Does Tooth Loss Lead to Mental Decline? Or Vice-Versa?
October 04, 2007
According to researchers in the U.K., older people who have lost all their teeth are more than three times more likely to develop memory problems and dementia than those who still have teeth left.
The study’s lead author, Dr. Robert Stewart of Kings College London, admits this study raises more questions than it answers, and that at this point they are not able to say what causes what. However, he states the take-home message is, “Particular attention may need to be paid to the health and nutrition of people with cognitive impairment because they may also have dental problems.”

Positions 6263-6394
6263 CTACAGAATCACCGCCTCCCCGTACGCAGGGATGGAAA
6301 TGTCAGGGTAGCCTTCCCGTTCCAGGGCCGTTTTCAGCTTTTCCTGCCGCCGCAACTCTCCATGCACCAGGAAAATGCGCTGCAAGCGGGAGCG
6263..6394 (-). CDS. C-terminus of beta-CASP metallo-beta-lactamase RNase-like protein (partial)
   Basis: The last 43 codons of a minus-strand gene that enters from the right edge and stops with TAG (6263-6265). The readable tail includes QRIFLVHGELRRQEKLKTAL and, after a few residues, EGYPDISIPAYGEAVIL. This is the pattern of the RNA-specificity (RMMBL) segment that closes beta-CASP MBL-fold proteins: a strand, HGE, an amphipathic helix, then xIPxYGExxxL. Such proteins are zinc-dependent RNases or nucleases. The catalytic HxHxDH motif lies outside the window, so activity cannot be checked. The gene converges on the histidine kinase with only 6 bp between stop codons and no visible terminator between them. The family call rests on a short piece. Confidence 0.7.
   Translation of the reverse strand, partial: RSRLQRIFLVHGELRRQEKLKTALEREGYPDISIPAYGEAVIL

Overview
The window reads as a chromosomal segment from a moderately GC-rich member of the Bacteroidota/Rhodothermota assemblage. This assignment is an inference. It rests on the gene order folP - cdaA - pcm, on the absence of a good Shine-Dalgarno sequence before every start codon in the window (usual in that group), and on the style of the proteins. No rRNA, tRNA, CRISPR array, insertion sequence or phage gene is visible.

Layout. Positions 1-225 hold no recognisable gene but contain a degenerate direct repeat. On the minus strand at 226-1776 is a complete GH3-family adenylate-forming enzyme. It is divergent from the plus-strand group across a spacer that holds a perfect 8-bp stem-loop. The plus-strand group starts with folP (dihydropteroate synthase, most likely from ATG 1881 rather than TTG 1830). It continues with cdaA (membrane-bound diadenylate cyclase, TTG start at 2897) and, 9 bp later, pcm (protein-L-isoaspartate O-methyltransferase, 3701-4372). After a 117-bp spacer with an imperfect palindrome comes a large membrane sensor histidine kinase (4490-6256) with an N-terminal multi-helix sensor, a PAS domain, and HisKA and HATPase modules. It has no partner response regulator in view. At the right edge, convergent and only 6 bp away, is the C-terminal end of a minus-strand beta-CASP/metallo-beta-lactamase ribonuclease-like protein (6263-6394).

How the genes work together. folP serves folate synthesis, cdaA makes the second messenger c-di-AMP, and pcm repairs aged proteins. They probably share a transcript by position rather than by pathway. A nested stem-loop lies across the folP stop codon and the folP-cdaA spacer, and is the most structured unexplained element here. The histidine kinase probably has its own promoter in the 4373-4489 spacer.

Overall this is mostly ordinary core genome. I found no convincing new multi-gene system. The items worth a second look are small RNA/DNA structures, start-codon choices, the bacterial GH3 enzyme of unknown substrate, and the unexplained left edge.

A lot of research now focuses on the associations between diet and dementia, especially Alzheimer’s. But poor dental health may also boost your risk of cognitive problems, because:
Dental disease often causes prolonged inflammation and infection in your mouth, which may alter some factors in your blood, possibly causing problems in your brain.
People who lose their teeth tend to alter their diet. A less balanced diet can result in vitamin deficiencies and other problems that might alter or affect brain function.
Journal of the American Geriatrics Society September, 2007; 55(9):1410-4
Yahoo News September 18, 2007